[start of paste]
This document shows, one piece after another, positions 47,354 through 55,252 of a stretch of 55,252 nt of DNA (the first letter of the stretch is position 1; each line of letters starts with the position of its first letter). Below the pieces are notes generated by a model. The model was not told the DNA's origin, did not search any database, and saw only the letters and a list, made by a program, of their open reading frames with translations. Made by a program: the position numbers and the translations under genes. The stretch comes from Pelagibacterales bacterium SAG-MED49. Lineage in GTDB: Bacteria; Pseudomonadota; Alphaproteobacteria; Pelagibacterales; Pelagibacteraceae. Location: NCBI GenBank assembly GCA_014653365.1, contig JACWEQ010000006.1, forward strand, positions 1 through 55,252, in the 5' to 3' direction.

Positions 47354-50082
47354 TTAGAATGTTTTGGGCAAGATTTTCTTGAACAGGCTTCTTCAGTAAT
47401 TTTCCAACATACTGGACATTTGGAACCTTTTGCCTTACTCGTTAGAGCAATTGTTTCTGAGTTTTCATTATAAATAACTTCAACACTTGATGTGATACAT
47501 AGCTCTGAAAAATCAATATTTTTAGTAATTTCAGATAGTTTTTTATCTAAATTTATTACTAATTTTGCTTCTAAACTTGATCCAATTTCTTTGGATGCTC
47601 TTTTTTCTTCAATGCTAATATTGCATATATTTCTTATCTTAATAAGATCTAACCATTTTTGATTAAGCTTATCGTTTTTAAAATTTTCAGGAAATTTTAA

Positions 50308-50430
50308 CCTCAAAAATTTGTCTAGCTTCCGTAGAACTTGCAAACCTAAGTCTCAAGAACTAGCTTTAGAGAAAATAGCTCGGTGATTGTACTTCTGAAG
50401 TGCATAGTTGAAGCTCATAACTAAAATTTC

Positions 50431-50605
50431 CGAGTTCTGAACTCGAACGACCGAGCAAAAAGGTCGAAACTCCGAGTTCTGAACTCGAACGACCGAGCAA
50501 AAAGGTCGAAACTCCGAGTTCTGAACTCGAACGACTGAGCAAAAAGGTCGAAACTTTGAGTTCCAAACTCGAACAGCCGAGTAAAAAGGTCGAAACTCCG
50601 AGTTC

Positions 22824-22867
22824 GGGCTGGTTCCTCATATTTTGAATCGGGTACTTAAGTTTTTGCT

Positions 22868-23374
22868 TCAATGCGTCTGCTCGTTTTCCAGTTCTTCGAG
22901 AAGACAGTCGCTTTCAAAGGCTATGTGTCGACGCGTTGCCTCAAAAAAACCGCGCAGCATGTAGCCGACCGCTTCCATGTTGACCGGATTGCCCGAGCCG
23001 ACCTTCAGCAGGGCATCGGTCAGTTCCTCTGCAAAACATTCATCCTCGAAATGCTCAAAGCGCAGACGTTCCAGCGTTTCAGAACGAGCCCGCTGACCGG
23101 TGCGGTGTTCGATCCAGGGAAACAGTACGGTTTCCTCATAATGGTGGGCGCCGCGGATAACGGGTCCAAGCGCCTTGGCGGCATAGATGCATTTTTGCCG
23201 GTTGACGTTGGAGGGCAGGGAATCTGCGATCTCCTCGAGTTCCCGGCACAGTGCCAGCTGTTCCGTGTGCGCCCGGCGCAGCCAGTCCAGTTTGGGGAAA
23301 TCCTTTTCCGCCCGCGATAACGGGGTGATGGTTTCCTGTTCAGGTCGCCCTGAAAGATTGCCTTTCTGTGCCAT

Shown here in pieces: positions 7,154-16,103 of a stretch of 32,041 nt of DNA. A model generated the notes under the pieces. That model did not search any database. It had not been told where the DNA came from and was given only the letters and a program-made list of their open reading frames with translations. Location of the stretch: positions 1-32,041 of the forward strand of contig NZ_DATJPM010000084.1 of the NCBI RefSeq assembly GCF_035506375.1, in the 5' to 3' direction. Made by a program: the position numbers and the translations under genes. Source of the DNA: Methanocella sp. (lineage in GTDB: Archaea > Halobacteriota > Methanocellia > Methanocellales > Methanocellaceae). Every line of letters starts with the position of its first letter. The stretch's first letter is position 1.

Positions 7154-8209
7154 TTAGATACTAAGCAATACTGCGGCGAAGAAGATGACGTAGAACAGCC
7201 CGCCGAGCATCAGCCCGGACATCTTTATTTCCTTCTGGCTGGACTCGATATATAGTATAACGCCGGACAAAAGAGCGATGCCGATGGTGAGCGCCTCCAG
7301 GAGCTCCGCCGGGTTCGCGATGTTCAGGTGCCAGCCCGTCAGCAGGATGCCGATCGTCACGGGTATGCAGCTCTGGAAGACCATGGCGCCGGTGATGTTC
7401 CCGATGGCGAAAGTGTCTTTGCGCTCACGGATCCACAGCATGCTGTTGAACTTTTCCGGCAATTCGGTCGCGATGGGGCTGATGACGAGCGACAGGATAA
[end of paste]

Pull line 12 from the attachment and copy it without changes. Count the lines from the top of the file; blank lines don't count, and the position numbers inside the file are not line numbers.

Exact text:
50501 AAAGGTCGAAACTCCGAGTTCTGAACTCGAACGACTGAGCAAAAAGGTCGAAACTTTGAGTTCCAAACTCGAACAGCCGAGTAAAAAGGTCGAAACTCCG